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140122  eng 
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a 9783642767555

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a Carlson, Dean A.

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0 
a Infinite Horizon Optimal Control
h Elektronische Ressource
b Deterministic and Stochastic Systems
c by Dean A. Carlson, Alain B. Haurie, Arie Leizarowitz

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a 2nd ed. 1991

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a Berlin, Heidelberg
b Springer Berlin Heidelberg
c 1991, 1991

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a XVI, 332 p
b online resource

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a 3.4 Use of a phase diagram for a onestatevariable control problem: The simple optimal economic growth model  4 Global Asymptotic Stability and Existence of Optimal Trajectories for Infinite Horizon Autonomous Convex Systems  4.1 Introduction  4.2 The class of systems considered  4.3 Convergence toward the Von Neumann Set for weakly overtaking trajectories  4.4 The turnpike property  4.5 Global asymptotic stability for extremal trajectories  4.6 A Lyapunov function approach for GAS of optimal trajectories  4.7 Sufficient conditions for overtaking optimality  4.8 Existence of optimal trajectories  4.9 Overtaking optimality under relaxed assumptions  5 The Reduction to Finite Rewards  5.1 Introduction  5.2 The Property R  5.3 The connection between continuous and discrete time control systems  5.4Existence of a reduction to finite rewards  5.5 A representation formula and turnpike properties of optimal controls 

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a 9.6 Existence of overtaking optimal solutions  9.7 More on the examples  9.8 The extension to systems with distributed parameters and boundary controls  10 Stochastic Control with the Overtaking Criterion  10.1 Introduction  10.2 The reduction to finite costs and the infinitehorizon Bellman equation  10.3 Infinitehorizon stochastic tracking  10.4 Optimal control of nonlinear diffusions in ?n  10.5 On almostsure overtaking optimality  11 Maximum Principle and Turnpike Properties for Systems with Random Modal Jumps  11.1 Introduction  11.2 Optimal control under random stopping time  11.3 Turnpike properties  11.4 Piecewise Deterministic Control Systems  11.5 Global turnpike property for constant jump rates 3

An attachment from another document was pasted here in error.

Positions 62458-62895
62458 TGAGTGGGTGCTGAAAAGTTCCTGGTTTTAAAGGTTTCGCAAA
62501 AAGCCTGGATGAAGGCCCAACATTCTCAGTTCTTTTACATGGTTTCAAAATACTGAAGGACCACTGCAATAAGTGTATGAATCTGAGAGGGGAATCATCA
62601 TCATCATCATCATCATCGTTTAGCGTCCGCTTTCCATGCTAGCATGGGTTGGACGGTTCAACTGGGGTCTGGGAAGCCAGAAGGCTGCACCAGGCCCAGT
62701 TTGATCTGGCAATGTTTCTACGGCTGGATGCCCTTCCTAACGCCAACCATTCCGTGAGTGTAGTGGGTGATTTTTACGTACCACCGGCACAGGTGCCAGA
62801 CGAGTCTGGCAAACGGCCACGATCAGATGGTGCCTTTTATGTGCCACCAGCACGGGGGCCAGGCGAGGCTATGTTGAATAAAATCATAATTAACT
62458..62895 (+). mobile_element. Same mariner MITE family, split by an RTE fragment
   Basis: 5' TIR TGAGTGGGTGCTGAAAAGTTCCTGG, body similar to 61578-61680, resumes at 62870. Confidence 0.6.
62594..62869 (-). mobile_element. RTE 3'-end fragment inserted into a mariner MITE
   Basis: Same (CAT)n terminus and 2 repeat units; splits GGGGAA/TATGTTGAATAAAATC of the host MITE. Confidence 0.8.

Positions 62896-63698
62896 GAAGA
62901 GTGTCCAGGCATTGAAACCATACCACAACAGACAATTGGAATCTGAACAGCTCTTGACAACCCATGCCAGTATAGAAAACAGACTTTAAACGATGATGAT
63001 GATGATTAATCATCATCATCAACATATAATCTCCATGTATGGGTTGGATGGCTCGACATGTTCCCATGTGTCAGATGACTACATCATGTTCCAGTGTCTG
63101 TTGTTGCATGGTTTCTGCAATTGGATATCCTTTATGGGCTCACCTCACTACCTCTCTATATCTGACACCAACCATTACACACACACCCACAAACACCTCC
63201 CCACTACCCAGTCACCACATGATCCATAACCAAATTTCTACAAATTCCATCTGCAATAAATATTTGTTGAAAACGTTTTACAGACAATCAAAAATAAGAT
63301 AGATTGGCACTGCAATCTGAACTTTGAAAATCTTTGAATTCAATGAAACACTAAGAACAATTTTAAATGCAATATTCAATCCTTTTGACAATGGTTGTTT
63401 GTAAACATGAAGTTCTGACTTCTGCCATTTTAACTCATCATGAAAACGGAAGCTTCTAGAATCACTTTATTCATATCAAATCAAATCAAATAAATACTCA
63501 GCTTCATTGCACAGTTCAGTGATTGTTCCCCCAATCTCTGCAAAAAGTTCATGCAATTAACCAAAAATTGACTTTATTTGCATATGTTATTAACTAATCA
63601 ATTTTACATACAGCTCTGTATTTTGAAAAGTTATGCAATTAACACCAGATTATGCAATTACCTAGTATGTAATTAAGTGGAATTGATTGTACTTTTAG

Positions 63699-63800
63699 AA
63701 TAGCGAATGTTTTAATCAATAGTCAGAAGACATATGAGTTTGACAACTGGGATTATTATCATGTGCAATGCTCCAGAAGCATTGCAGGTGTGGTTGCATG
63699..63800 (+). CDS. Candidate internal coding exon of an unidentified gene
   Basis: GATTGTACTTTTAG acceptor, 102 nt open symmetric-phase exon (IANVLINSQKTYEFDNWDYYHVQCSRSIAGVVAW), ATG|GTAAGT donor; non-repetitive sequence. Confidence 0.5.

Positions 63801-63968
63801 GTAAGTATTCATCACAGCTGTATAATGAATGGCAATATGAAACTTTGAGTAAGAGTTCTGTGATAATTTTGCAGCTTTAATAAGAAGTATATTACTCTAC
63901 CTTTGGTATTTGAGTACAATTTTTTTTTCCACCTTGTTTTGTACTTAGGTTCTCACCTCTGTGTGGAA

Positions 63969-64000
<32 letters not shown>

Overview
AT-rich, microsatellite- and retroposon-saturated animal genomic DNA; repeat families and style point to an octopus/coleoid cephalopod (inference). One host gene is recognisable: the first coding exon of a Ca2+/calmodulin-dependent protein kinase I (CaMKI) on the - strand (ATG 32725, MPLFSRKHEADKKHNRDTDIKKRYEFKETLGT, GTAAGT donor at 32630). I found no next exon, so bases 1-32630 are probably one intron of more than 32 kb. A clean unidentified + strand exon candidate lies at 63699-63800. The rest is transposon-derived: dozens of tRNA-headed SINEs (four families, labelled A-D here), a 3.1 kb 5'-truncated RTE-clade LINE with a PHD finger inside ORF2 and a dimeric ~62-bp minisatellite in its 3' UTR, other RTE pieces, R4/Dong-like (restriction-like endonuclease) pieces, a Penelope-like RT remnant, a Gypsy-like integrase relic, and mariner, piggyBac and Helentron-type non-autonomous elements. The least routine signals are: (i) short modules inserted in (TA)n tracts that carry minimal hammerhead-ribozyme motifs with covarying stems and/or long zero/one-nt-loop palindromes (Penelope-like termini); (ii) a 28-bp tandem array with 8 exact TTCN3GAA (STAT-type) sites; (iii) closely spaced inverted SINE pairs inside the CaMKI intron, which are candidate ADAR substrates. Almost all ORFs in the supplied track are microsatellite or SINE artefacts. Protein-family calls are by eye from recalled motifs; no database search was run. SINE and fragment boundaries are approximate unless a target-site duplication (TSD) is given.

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a 5.6 Systems with unbounded rewards and with discounting factors  5.7 Infinite horizon tracking of periodic signals  5.8 Optimal trajectories and turnpike properties of infinite horizon autonomous nonconvex systems  5.9 Two special cases: Scalar systems, and integrands in a separated form  6 Asymptotic Stability with a Discounted Criterion; Global and Local Analysis  6.1 Introduction  6.2 Modified Hamiltonian systems  6.3 CassShell conditions for GAS of modified Hamiltonian systems  6.4 BrockSheinkman conditions for GAS of modified Hamiltonian systems  6.5 Another useful condition for GAS  6.6 Neighboring extremals, the second variation and analysis of local asymptotic stability of a stationary point, using the optimal linear quadratic regulator problem  6.7 The turnpike property for finite horizon optimal control problems with discounting 

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a 7 Turnpike Properties and Existence of Overtaking Optimal Solutions for Classes of Nonautonomous Nonconvex Control Problems  7.1 Introduction  7.2 Gsupported trajectories  7.3 Carathéodory’s method for finite horizon optimal control problems  7.4 Carathéodory’s method for infinite horizon optimal control problems  7.5 The growth condition (?) and the compactness of the set of admissible trajectories  7.6 Upper closure and the existence of strongly optimal solutions  7.7 The existence of overtaking optimal solutions  8 Control of Systems with Integrodifferential Equations  8.1 Introduction  8.2 The basic model  8.3 Linear hereditary operators and an upper closure theorem  8.4 Existence of overtaking optimal solutions  8.5 Examples  9 Extensions to Distributed Parameter Systems  9.1Introduction  9.2 Examples  9.3 Semigroups of operators and linear control systems  9.4 The optimal control problem  9.5 The turnpike properties